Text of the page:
Tell us what you've been doing to quell your lockout blues for a chance to be on national television.
Last week, Arctic Ice Hockey and members from other Canadian-based SB Nation hockey blogs were contacted by Marcy Cuttler, a producer for CBC's Doc Zone. She has informed me that should the NHL cancel their entire regular season, the CBC plans on producing a documentary focusing on what fans are doing in their spare time.
I am providing a quote from her email below:
While we are keeping our fingers crossed that the NHL season can be saved, we are, nevertheless, bracing for the possibility of a winter without hockey. Should that happen, we are exploring a documentary idea. Our focus would not be on the labour dispute, the economics or any of the negotiations at all.
Instead we want to take a look at how Canadians are coping without the national game. It would speak to our psyche, our emotional connection to hockey, and it would be a wry, affectionate perspective.
We are looking for counter-intuitive stories and characters--people who have taken up new hobbies, stores and bars meeting the challenge in different ways, couples who have "re-discovered" each other. These are just examples, and we're certainly open to all ideas. We're not trying to make light of the labour dispute. Rather through these stories we hope to show that even if hockey is gone, it is not forgotten. This would be especially true in Winnipeg, where people have waited so long for an NHL team to return. There must be no joy.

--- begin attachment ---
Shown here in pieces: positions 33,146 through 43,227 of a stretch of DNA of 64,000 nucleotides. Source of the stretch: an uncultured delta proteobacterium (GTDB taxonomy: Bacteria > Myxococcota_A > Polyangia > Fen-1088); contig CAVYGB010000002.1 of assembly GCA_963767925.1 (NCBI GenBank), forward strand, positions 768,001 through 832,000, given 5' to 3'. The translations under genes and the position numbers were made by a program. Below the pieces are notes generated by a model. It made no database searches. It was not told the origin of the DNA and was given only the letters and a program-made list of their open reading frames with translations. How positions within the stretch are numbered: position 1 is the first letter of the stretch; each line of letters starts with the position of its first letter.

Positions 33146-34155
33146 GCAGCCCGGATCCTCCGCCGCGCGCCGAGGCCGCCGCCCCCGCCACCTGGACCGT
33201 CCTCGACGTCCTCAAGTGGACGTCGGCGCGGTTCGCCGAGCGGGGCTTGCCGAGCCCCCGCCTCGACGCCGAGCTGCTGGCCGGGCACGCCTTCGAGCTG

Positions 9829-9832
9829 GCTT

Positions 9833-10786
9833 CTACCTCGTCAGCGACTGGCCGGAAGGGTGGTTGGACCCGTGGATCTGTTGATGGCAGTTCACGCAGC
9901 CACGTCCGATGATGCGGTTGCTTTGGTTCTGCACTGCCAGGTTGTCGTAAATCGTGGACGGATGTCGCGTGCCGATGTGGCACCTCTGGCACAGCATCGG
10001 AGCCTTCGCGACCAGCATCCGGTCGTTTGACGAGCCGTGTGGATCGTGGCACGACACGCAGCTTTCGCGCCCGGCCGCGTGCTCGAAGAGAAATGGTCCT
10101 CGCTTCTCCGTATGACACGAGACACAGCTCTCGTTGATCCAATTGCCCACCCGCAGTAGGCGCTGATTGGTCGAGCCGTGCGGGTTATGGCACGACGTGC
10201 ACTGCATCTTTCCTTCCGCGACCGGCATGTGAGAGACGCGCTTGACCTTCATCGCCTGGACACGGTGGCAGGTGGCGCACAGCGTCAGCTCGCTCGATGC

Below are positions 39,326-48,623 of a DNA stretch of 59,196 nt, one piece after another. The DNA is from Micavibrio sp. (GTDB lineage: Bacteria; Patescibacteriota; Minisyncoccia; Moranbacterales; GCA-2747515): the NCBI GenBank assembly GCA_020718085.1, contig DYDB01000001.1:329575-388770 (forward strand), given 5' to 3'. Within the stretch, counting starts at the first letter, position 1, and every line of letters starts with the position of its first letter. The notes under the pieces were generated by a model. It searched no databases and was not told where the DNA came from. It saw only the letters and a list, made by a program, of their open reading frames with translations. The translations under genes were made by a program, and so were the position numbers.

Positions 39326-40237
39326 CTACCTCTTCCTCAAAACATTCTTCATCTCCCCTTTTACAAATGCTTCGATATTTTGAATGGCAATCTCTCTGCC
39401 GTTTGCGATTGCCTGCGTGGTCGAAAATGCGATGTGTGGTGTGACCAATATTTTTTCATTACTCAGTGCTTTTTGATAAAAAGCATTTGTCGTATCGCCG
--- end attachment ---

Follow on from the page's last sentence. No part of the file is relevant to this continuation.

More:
So, I am wondering if you can help in any way. Can we find these types of stories in Winnipeg?
Marcy explained in detail that their documentary is still in its embryonic stage during a phone conversation we had on Monday. However, they plan to launch a full-court press in hopes for a 2-3 month turn around if in fact the season is completely scrubbed.
Now, apparently I'm a self-loathing loser and a gluten for emotional abuse. Rather than living life, I sit on a computer, constantly toiling over the imperfections of my blog posts; hardly of any use to Marcy and her staff. But surely, our loyal readers have been finding productive ways to spend their time during this labour unrest.
CBC plans on selecting stories from each Canadian market for their documentary. Marcy was very clear that they are particularly interested in what's happening in Winnipeg, given the irony of a city waiting 15 years for the NHL to return, only for the NHL to lock their doors after the inaugural season.
So have at it, readers. I want to see your beautiful faces on national television. Let's hear what YOU have been doing!